Feature: More transplant volume may pump up outcomes
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Each year more than 2,000 heart transplants are performed in the U.S. For patients with end-stage heart failure (HF) whose heart cannot pump blood sufficiently, when medical therapies fail, heart transplantation may be the last resort to restore quality of life. Yet, previously published data have shown that many transplant centers performed at volumes and survival rates that are less than optimal.

Do more, succeed more

Data from the Department of Health and Human Services (HHS) Office of Inspector General in 2004 found that 69 of the then 90 Medicare-approved heart transplant centers failed to meet initial approval criteria for volume and/or survival rates. Data were collected between 1987 and 2000.

HHS also reported that between 1992 and 2000, 15 percent of Medicare beneficiaries received a heart transplant at a Medicare-approved transplant center that fell below Medicare standards. Despite the fact that Medicare-approved transplant centers are required to submit outcomes and volumes data for heart transplants, data may still be lacking.

In 2000, the Centers for Medicare & Medicaid Services (CMS) lowered volume criteria for heart transplants from 36 procedures to 12. However, that number was then lowered to 10.

While the key to becoming a Medicare-approved center includes publicly reporting outcomes data to the Scientific Registry of Transplant Recipients, and meeting national requirements of transplants per year, Ernst R. Schwarz, MD, PhD, director of Multidisciplinary Heart Failure Research at the Cedars-Sinai Heart Institute in Los Angeles, told Cardiovascular Business some centers may be sluggish at meeting these goals. “Less than that and you are now under the radar of CMS for becoming a Medicare-approved transplant center,” Schwarz said.

A study presented at the 44th annual meeting of the Society of Thoracic Surgeons showed that higher-volume transplant centers had fewer complications and saw decreased mortality. During the study, Johns Hopkins researchers in Baltimore evaluated 14,401 patient records of heart transplants that took place between 1999 and 2006. The researchers recommended that the benchmark for a high-volume transplant hospital be raised from 10 heart transplants per year to 14 after they found hospitals that performed fewer than 14 transplants per year saw steadily increasing death rates one-month post-procedure.

In fact, patients had a 16 percent greater chance of dying in hospitals performing less than five transplants per year, compared with a less-than-1 percent 30-day mortality rate at centers performing more than 40 transplant procedures per year. It was noted that patients had an 80 percent greater risk of dying 30-days post-procedure at hospitals that performed less than 10 transplants per year.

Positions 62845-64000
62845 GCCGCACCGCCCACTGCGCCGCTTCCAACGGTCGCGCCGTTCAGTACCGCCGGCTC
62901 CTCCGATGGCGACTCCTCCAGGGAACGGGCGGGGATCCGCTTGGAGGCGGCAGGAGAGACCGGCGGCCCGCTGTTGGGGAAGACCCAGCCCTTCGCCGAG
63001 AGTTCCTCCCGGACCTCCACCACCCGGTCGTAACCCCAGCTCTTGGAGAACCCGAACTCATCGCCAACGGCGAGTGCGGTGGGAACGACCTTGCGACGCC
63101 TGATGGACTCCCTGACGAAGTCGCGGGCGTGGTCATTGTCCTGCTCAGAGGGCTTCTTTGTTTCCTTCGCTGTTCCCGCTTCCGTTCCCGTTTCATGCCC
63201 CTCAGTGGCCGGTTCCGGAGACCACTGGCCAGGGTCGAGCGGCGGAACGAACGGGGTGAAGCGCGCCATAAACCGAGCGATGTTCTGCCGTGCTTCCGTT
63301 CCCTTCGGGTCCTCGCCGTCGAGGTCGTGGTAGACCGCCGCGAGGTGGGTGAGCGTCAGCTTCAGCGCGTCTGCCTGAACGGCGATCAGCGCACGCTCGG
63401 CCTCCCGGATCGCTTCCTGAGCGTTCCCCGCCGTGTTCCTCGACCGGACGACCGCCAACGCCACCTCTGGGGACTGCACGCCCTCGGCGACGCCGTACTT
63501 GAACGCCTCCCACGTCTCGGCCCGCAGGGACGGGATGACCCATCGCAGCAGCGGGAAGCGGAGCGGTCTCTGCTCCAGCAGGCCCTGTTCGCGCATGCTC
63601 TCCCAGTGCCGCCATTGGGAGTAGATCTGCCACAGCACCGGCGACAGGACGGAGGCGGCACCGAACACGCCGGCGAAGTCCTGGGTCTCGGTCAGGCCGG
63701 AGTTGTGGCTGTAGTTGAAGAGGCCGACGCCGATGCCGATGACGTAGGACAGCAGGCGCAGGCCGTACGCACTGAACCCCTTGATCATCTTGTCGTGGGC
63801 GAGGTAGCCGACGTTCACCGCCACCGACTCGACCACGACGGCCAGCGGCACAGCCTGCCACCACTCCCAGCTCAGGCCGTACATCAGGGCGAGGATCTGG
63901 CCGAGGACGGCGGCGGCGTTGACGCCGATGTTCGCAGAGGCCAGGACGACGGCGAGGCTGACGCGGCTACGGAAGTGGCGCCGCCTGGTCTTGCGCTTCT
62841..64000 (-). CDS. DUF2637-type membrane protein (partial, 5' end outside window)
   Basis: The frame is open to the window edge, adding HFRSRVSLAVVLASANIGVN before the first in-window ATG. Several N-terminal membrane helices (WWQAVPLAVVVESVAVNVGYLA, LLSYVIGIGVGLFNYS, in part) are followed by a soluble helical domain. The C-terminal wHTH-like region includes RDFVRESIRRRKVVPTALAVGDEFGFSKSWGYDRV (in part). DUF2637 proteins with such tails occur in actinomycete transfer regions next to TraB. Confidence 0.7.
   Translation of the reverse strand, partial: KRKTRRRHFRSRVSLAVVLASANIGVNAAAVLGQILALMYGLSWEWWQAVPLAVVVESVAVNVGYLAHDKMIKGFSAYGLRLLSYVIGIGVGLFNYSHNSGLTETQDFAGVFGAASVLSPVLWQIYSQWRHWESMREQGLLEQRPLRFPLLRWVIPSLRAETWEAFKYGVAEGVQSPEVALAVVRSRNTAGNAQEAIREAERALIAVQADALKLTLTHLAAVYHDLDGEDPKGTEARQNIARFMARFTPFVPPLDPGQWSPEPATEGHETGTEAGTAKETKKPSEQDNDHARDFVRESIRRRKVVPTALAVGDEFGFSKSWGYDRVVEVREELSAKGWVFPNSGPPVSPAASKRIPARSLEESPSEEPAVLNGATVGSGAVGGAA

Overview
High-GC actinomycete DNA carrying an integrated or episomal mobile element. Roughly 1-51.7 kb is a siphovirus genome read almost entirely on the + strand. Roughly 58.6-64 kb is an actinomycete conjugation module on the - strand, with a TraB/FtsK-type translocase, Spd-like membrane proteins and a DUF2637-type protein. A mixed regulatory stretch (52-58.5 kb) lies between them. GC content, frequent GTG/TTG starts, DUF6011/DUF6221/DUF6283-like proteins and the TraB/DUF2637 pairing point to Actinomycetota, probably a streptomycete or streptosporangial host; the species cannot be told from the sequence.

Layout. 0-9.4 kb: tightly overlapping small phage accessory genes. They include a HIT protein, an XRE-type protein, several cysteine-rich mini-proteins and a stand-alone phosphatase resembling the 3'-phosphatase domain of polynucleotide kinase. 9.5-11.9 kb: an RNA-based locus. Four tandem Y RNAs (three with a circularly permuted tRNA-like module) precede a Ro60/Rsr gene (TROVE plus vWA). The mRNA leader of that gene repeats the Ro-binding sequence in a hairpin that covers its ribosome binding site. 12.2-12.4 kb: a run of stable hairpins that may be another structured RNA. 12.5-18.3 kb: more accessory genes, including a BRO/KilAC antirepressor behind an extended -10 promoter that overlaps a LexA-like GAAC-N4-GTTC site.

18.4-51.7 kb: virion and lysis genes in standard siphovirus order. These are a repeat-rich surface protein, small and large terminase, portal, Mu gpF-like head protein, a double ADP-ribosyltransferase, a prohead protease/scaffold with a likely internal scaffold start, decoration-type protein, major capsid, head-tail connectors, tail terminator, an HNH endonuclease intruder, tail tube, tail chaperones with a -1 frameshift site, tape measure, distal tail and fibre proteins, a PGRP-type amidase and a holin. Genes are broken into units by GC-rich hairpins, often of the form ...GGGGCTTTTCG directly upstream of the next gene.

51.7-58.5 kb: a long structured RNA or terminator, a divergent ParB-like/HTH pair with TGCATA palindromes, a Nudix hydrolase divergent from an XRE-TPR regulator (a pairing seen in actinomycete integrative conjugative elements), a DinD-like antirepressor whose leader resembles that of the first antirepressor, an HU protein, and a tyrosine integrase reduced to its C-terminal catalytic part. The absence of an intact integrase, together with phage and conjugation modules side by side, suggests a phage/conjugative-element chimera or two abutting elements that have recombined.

CMS requires active transplant centers to achieve a 73 percent one-year survival rate for transplant recipients and a 65 percent two-year survival rate. However, Schwarz said that current nationwide survival rates are higher than that—an estimated 89 percent at one year.

Waiting is the hardest part

While many patients with end-stage heart failure could benefit from heart transplantation, often wait times hinder the procedure. These wait times may vary by region and by urgency, Schwarz said.

The transplant center at Cedars-Sinai performed more than 85 transplants last year, and saw an average wait time that was between three and four months. “Considerably short,” Schwarz said. But, he added that most of the patients on the transplant list are high urgency cases, “meaning they may be in the hospital, have a device or be on inotropic therapy, making them higher status.”

As of press time, the active heart transplant waiting list included 3,145 patients. Wait times for heart transplants varied, with 284 patients waiting five years or more and 218 patients waiting less than 30 days.

Advice for others

For others wishing to improve transplant outcomes and get certified as a Medicare-approved center, Schwarz offered the following advice:
  1. Increase your waiting list: You must provide an advance heart failure service that includes not only transplantation but also other services such as bridge-to-transplant devices (left ventricular assist devices), among other advanced therapies.
  2. Enhance accessibility: “I worked in a transplant program where patients were referred to the program or were tried to be referred and the waiting periods to see a patient were unacceptable,” Schwarz said. The center must have short wait times for patients to get a workup, evaluated and put on the transplant list.
  3. Ensure quality outcomes: An adequate team of post-transplant care givers will be necessary to ensure good outcomes. A structured team that includes transplant coordinators, psychologists, cardiologists and lab workers to measure levels of immunosuppression and ensure post-op care are required.

"If a patient is in his or her mid-70s, with heart transplant, that person can be granted another 10 years of life,” Schwarz concluded.